What is Borreliosis?

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  • Written By: H. Lo
  • Edited By: Lauren Fritsky
  • Last Modified Date: 28 August 2019
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Borreliosis is a medical condition also known as Lyme disease. The cause of this disease is an infection with the bacterium Borrelia burgdorferi. Human beings contract the condition when they are bit by certain types of ticks that carry the disease. These ticks initially become infected with borreliosis when they feed on animals, such as birds, deer or mice, that carry the bacterium. The longer a tick is attached to, and feeds on, a person, the better the chances of it spreading the disease.

The main sign or symptom of borreliosis is a red, circular-shaped rash which usually shows up where the bite took place. As this rash grows larger, it might start to look like a bulls-eye; this is because the center becomes clear and contrasts with the rest of the rash. Other symptoms of the disease include those resembling the flu, such as chills, fatigue and fever. Additional and more severe symptoms to watch out for are Bell’s palsy, joint pain and stiff neck.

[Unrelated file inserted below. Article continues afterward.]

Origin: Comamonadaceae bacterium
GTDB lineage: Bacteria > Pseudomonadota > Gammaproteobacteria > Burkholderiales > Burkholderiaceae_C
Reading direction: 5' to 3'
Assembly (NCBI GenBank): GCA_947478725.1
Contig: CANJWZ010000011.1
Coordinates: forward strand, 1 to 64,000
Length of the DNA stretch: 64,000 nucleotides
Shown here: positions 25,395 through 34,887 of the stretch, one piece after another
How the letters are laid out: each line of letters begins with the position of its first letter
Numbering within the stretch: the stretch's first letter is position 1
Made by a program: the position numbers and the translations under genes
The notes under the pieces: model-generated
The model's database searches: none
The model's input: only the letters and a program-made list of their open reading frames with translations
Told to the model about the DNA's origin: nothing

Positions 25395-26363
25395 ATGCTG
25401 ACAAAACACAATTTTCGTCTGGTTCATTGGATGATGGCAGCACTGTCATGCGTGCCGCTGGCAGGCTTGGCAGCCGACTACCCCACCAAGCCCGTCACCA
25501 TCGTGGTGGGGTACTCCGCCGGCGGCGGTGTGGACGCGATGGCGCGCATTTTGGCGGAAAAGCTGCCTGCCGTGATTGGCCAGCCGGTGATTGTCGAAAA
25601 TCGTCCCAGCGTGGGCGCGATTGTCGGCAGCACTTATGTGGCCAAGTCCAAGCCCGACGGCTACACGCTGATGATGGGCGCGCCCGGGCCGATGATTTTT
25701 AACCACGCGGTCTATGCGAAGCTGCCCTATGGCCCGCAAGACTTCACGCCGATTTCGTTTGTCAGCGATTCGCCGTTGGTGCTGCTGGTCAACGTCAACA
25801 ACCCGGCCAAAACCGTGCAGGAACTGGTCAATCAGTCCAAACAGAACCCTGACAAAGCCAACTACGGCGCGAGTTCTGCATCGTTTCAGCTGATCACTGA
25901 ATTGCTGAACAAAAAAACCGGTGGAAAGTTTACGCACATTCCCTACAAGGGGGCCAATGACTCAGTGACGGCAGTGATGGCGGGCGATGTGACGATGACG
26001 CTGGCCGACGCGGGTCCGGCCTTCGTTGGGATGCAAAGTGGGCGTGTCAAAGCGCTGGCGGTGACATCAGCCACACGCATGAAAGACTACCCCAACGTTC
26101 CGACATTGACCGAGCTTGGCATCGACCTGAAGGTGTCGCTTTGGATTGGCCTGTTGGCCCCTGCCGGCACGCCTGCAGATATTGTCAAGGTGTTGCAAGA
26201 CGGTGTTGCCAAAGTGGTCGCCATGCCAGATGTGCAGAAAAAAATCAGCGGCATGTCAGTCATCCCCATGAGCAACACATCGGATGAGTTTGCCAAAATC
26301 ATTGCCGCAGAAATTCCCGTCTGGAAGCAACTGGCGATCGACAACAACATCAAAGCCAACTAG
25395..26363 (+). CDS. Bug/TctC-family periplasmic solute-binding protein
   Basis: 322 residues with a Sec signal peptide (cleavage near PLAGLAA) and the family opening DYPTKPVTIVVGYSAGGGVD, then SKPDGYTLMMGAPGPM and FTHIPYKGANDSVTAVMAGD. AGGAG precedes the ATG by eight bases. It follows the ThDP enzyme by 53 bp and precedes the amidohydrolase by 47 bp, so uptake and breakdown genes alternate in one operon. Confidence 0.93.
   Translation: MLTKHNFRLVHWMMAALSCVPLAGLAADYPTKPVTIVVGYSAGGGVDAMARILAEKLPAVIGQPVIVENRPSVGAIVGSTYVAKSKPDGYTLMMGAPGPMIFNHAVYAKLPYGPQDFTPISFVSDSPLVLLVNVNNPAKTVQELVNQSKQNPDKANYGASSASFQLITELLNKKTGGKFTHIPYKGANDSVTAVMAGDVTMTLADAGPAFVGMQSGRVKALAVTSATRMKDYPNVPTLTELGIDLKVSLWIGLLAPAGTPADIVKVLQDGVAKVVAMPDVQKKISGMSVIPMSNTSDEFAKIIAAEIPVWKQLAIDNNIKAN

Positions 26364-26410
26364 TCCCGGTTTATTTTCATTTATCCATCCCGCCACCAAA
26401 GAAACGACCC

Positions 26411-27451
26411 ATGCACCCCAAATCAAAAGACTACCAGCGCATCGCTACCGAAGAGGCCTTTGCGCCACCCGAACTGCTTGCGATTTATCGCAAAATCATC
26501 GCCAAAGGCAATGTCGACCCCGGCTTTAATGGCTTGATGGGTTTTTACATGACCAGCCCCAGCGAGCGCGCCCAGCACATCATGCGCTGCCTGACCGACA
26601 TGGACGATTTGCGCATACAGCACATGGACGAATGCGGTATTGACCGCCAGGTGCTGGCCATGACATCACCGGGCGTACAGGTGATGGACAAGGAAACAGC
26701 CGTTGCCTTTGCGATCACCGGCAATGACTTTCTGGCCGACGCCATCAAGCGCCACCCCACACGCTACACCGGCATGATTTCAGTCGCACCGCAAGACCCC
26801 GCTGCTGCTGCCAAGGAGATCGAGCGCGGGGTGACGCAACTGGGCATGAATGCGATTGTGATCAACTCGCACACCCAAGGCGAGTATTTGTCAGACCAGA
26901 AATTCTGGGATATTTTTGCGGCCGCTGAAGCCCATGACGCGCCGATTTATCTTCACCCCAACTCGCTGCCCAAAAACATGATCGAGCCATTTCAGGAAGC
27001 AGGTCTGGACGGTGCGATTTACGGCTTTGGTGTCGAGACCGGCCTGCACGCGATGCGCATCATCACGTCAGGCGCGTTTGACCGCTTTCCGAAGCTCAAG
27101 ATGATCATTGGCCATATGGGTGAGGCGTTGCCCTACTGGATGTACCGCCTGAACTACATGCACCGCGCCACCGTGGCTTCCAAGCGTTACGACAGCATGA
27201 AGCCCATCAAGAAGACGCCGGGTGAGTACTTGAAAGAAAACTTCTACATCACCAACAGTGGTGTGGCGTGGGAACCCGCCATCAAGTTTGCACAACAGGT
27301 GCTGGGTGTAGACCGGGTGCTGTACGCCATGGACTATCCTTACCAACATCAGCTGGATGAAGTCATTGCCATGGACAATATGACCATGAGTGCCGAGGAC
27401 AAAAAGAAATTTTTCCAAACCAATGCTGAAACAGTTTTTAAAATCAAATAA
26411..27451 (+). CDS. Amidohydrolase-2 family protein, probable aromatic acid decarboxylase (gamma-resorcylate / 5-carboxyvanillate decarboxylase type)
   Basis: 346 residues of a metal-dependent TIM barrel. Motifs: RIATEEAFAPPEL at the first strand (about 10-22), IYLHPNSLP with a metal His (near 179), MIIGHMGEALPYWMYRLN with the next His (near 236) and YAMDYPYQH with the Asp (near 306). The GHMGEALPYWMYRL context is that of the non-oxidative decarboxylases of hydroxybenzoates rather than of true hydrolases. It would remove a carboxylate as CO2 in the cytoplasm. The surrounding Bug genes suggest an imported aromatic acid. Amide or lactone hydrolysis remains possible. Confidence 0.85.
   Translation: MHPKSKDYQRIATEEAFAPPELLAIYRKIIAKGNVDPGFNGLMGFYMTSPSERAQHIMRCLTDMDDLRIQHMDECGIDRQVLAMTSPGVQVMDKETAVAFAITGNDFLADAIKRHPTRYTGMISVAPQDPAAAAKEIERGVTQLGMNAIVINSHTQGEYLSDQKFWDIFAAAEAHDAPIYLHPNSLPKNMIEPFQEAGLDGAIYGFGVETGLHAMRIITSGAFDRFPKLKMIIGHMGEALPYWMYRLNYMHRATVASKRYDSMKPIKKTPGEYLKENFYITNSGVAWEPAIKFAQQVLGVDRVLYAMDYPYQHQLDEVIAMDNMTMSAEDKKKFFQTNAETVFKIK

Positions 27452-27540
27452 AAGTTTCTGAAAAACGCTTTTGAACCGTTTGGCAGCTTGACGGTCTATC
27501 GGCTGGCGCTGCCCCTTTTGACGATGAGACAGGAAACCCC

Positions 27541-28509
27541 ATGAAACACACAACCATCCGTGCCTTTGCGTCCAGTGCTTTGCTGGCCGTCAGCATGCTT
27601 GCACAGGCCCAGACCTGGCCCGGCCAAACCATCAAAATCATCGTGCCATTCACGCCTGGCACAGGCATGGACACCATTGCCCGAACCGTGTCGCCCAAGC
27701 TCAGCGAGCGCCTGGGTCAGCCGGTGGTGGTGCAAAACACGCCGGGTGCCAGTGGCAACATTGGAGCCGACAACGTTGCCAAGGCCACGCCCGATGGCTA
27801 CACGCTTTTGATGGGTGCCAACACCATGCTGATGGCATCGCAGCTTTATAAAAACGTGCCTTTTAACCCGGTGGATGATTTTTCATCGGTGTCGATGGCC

There are several ways a doctor might diagnose borreliosis. The bulls-eye rash is a good indicator of the disease, but not everybody who gets bit will develop a rash. Diagnosis depends on the affected person’s symptoms, as well as the possibility that the person was in an area where he might have been exposed to ticks. Some tests that the doctor might use to diagnose and confirm borreliosis are a blood test, an enzyme-linked immunoassay (ELISA) test and a Western blot test.

Borreliosis is treated with antibiotics, and many people who receive early diagnosis and treatment fully recover from the disease. In some cases, an infected person who receives treatment will continue to have symptoms that do not respond to antibiotics. The cause of this lingering condition is unknown. Without treatment, borreliosis can cause complications such as problems with memory, sleep and vision. In addition, an infected person might experience chronic joint inflammation, nerve damage and paralysis of the muscles of the face.

A person can take precautions to protect himself against borreliosis, or tick bites altogether. Ticks live in grassy or wooded environments; avoiding these areas is one way to reduce the risk of contracting the disease. If avoidance is not feasible, a person can wear insect repellent and proper clothing. In addition, after spending time in these areas, a person should check his body and clothes for ticks and, if he finds any, he should remove them.



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